None of these games are particularly impressive as launch titles. That’s where Stadia really fails to impress, and it’s a big sore spot. Google says more games are coming by the end of the year, but this seems like a soft launch to get ahead of the shiny new consoles coming next year.

But if we call it a soft launch, this thing is cotton candy. On launch, Stadia won’t have some of its major social features like Stream Connect or Crowd Play. That’ll come next year, according to Google. Stadia doesn’t have an achievement system, current Chromecast Ultras won’t run Stadia, no family sharing, no buddy passes (sorry to ya mans) and some “Founders” won’t even get theirs until late November or early December.

I still have to wait to see how the Google Assistant button on the Stadia controller works since it wasn’t available on our review units. The share button did let me save 30-second clips and screenshots to the Stadia app, but even then, I couldn’t do much with them. They were just trapped inside the app with no way to download or share them. I mean, I could screenshot the screenshots? But like…why?

Another (highly specific) issue: I’ve been working with our office’s IT manager to get Stadia running on a TV, but if you’re planning on using these Chromecast Ultras at work, think again. Stadia, as of right now, just doesn’t get along with enterprise networks. Unless your IT manager is really cool like ours (shoutout to Chris from IT) and is helping you set up a private network to test this on, you’re in for an adventure.

Ultimately, I’m left feeling lukewarm on Stadia. Playing in Chrome caps your resolution to 1080p, it’s not really wireless with your phone, and there are a ton of missing features that people will just have to wait for. But when it works, you do get a glimpse of what being able to play games across multiple screens can look like, and you know what? That’s pretty damn cool.

At the moment, Stadia feels about as substantial as a phone upgrade. Sure, it’ll have a better camera and a few new features, but once you transfer stuff, it’s the same user interface—the same message threads and emails you’ve been ignoring. This just felt like playing Destiny 2 on my PC or Red Dead Redemption 2 on my PS4 Pro. There aren’t any real reasons to buy the service over consoles or a PC right now. That’s one thing Google needs to address if they want this thing to be appealing, especially with a new generation of consoles looming.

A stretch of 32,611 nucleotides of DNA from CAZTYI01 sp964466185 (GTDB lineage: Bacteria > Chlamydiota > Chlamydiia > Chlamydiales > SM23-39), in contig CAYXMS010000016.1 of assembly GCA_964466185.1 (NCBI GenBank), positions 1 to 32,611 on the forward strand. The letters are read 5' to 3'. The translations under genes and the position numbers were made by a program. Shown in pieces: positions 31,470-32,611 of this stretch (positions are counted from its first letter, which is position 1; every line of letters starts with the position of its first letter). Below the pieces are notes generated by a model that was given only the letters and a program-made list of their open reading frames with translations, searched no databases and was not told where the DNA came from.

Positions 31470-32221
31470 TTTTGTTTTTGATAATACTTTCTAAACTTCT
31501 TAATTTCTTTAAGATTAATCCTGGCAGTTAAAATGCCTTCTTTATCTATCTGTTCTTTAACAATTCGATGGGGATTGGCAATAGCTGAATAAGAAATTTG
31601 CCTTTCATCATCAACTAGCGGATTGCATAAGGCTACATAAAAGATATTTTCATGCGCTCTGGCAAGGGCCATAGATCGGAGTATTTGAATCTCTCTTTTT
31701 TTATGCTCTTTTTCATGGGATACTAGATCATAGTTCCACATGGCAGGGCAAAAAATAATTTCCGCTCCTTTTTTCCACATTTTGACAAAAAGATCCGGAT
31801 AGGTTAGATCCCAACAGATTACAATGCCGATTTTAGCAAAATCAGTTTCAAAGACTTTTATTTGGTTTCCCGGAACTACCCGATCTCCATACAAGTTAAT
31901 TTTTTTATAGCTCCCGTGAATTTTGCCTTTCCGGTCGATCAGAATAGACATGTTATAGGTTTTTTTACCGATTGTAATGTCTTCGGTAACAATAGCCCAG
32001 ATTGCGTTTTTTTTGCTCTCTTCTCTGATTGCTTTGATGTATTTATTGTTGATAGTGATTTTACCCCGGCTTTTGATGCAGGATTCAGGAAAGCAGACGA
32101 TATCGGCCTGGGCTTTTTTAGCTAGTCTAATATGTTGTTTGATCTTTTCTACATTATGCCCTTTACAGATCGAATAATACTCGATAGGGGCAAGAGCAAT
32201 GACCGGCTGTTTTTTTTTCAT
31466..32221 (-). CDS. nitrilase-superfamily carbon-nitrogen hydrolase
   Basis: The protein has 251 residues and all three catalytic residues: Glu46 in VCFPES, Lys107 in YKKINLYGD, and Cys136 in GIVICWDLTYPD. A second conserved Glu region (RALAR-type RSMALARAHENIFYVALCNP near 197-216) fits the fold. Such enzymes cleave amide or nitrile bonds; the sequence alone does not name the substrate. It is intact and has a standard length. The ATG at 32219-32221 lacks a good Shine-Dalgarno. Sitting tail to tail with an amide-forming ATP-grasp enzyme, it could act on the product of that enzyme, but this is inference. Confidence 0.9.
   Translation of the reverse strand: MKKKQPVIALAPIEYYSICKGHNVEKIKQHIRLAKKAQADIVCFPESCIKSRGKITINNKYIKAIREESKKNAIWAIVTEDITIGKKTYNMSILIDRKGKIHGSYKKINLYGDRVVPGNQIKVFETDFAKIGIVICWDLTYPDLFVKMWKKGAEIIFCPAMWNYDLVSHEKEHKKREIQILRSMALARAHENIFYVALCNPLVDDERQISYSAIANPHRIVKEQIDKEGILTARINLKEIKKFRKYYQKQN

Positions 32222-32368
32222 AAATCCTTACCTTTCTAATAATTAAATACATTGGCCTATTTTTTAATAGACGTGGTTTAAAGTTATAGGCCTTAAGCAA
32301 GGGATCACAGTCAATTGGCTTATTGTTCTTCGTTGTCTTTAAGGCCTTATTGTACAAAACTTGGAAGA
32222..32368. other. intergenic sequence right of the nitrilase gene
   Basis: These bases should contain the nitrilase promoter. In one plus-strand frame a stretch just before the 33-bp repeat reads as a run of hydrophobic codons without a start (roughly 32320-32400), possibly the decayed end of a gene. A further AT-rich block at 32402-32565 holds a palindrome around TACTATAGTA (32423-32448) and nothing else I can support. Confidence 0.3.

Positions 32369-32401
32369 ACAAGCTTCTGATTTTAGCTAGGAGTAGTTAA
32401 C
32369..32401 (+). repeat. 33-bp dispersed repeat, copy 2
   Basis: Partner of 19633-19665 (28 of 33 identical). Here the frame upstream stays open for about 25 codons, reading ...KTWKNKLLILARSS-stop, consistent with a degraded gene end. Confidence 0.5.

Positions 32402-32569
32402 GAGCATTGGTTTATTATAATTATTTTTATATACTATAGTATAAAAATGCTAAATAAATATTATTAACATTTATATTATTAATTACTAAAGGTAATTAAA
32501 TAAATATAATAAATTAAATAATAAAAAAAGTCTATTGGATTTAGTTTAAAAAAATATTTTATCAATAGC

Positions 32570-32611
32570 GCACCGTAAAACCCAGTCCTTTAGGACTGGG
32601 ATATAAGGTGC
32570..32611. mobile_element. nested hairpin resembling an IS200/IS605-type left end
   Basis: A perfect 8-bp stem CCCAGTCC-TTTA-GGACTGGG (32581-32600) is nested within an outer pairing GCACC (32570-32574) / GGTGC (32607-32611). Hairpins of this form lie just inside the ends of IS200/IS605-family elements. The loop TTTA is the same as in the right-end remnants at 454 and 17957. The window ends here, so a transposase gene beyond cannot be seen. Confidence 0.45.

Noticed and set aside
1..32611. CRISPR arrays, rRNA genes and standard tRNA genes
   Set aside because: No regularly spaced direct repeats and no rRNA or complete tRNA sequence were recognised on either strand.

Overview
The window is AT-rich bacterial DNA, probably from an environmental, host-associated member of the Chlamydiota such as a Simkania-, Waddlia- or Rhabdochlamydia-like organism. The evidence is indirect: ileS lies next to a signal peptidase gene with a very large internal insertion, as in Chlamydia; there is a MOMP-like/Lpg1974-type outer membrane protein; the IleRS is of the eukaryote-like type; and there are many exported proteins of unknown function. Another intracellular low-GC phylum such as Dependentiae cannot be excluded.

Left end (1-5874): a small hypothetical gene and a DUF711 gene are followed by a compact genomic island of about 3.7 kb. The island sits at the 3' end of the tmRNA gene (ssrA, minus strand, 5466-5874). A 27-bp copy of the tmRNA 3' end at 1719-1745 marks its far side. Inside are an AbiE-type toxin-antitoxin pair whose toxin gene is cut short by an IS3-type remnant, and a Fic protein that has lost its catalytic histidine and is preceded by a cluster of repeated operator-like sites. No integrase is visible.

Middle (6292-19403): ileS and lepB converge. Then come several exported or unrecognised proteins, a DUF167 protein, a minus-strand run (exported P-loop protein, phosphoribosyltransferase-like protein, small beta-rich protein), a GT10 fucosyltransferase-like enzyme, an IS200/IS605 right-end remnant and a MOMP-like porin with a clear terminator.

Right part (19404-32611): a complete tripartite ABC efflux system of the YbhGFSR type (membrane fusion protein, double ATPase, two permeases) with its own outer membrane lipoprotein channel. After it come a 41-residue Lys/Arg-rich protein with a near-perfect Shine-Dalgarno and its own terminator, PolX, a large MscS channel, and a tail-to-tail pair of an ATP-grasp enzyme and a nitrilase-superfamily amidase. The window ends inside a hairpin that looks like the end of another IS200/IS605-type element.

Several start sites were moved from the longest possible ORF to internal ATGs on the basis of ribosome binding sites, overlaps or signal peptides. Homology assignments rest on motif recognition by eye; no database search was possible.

However you feel about what a streaming service like Stadia could mean for game preservation or the modding scene, it’s hard to deny we’re heading in that direction. It won’t happen tomorrow, but if all the services I’m currently subscribed to tell me anything, Stadia feels like a step in that direction. It’s tough for a console to make a good first impression, so I’m not counting it out just yet. In the meantime, I’ll keep playing most of my games the way I already do: on hardware running it locally, where all my other friends are.

Here’s what we know so far about the games available for Stadia at launch:

Stadia Launch Games Pricing

  • Assassin’s Creed Odyssey – $US59.99 ($88) ($US30.00 ($44) Stadia Pro Deal)

  • Gylt – $US29.99 ($44)

  • Just Dance 2020 – $US49.99 ($73)

  • Kine – $US19.99 ($29)

  • Mortal Kombat 11 – $US59.99 ($88) ($US41.99 ($62) Stadia Pro Deal)

  • Red Dead Redemption 2 – Launch Edition – $US59.99 ($88)

  • Samurai Showdown – $US59.99 ($88)

  • Thumper – $US19.99 ($29)

  • Shadow of the Tomb Raider – $US59.99 ($88)

  • Rise of the Tomb Raider – $US29.99 ($44)

  • Tomb Raider 2013 – $US19.99 ($29) ($US10.00 ($15) Stadia Pro Deal)

  • Final Fantasy XV – $US39.99 ($59) ($US29.99 ($44) Stadia Pro Deal)

Special Editions:

  • Assassin’s Creed Odyssey Stadia Ultimate Edition – $US119.99 ($176) ($US60.00 ($88) Stadia Pro Deal)

  • Mortal Kombat 11 Premium Edition – $US89.99 ($132) ($US62.99 ($92) Stadia Pro Deal)

  • Red Dead Redemption 2 Special Edition – $US79.99 ($117)

Red Dead Redemption 2 Ultimate Edition – $US99.99 ($147)


    • Gigabit fibre mind you. Lots of people rightly focused on data caps but the real kicker is latency. You want to stream games, fast AND extremely low latency required.
      Guess Australia is fucked. Thanks libs you bunch of fucks.